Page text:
(III)

76

IV
Page

Mr. Guido DeHoratiis, Acting Deputy Assistant Secretary for Oil and Gas,
Office of Fossil Energy, Department of Energy .................................................
Dr. David Russ, Regional Executive, Northeast Area, U.S. Geological Survey ..
Dr. Robin Ikeda, Acting Director, Agency for Toxic Substances and Disease
Registry, Department of Health and Human Services .....................................

82
90
93

REVIEW OF FEDERAL HYDRAULIC


FRACTURING RESEARCH ACTIVITIES
FRIDAY, APRIL 26, 2013

HOUSE
COMMITTEE

ON

REPRESENTATIVES,
SUBCOMMITTEE ON ENERGY
SCIENCE, SPACE, AND TECHNOLOGY,
Washington, D.C.
OF

The Subcommittees met, pursuant to call, at 10:06 a.m., in Room


2318 of the Rayburn House Office Building, Hon. Cynthia Lummis
[Chairwoman of the Subcommittee on Energy] presiding.

(1)

10

11

12

13
Chairman LUMMIS. Good morning. We are small in number, but
mighty in commitment this morning. We welcome you to this mornings hearing. It is a Review of Federal Hydraulic Fracturing Research Activities. This is the fourth meeting of the Energy Subcommittee this Congress, and today we welcome our friends from
the Environment Subcommittee to discuss this cross cutting issue.
Some of them are still at a classified briefing on Syria and North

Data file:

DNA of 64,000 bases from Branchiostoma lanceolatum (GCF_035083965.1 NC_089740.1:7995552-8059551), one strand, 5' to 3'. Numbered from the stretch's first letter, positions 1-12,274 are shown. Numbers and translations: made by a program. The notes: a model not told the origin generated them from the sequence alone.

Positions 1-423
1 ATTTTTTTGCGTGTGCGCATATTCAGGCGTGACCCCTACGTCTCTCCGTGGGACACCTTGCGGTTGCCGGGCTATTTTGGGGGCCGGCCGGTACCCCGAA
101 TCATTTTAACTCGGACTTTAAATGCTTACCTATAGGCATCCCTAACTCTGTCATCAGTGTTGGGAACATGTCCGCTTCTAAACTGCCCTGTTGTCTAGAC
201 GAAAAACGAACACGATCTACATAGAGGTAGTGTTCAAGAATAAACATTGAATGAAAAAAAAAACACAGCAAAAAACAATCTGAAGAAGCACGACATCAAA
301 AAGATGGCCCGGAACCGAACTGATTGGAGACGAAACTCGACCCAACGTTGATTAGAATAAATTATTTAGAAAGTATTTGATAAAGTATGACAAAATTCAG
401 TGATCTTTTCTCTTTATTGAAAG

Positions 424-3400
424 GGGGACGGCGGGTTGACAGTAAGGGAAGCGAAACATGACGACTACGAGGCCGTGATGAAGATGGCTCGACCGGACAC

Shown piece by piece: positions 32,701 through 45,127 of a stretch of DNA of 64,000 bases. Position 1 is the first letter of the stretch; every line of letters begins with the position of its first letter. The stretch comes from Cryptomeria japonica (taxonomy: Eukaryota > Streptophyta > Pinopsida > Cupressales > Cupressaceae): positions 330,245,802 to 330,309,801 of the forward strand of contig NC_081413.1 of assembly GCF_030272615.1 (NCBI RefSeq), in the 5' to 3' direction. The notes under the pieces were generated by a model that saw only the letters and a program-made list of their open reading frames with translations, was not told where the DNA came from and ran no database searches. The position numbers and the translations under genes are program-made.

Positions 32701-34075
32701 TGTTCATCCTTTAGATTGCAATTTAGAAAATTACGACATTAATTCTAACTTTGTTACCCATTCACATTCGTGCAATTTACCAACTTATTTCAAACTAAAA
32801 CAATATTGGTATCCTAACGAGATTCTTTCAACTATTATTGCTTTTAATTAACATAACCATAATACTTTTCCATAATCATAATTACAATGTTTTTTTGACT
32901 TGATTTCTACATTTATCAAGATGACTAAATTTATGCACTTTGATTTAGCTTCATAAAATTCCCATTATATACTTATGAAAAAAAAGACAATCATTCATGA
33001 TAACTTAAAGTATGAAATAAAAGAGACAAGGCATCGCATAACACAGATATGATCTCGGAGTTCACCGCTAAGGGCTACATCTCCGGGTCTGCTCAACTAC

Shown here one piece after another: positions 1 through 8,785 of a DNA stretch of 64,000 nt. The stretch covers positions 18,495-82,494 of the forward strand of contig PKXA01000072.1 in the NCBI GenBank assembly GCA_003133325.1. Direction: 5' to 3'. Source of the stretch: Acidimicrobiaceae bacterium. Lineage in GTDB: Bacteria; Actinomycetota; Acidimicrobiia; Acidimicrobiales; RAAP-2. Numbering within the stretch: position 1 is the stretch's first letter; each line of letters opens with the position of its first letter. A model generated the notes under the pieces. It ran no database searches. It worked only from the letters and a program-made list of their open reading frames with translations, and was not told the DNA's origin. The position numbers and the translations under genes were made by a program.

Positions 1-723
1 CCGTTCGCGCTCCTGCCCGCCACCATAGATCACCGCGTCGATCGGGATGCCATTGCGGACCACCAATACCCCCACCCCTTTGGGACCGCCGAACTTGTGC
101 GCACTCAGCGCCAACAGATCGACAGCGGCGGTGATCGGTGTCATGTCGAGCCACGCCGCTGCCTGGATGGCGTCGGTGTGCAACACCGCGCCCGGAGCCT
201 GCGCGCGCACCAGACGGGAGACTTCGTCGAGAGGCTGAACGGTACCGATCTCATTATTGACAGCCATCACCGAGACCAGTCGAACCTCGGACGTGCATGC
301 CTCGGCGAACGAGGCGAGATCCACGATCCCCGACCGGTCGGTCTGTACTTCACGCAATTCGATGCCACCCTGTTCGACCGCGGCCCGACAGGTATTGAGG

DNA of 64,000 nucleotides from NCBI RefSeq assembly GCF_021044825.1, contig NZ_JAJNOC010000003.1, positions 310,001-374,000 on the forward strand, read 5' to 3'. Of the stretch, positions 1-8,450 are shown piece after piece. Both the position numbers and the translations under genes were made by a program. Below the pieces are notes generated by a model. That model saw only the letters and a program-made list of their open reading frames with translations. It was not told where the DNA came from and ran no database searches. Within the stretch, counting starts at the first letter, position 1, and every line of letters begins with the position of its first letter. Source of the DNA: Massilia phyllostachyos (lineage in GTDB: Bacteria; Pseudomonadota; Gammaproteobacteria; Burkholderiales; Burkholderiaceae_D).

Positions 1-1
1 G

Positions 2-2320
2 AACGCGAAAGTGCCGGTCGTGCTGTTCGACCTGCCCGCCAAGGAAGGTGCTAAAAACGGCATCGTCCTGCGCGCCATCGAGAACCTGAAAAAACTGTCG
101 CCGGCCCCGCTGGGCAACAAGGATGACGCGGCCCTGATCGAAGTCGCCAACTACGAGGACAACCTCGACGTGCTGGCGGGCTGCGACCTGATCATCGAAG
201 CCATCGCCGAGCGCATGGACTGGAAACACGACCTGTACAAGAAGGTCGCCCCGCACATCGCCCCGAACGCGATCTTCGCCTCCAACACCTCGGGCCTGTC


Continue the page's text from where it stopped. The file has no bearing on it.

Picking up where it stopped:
Korea. We expect them to join us any minute. The reason we are
starting on time and not waiting for them is we are tremendously
time-constrained this morning due to votes coming up, and we
want to have an opportunity to take advantage of the expertise you
are providing here today.
A primary recurring theme from our earlier hearings, which focused on energy markets and related technology subsidies, was the
incredible transformation of the U.S. energy sector as a result of
hydraulic fracturing-enabled shale production.
So today we are building on this theme and drilling down into
the science of hydraulic fracturing. Pun intended.
In April of 2012, President Obama signed an Executive Order
creating a senior level task force charged with coordinating Federal
actions related to the development of unconventional natural gas.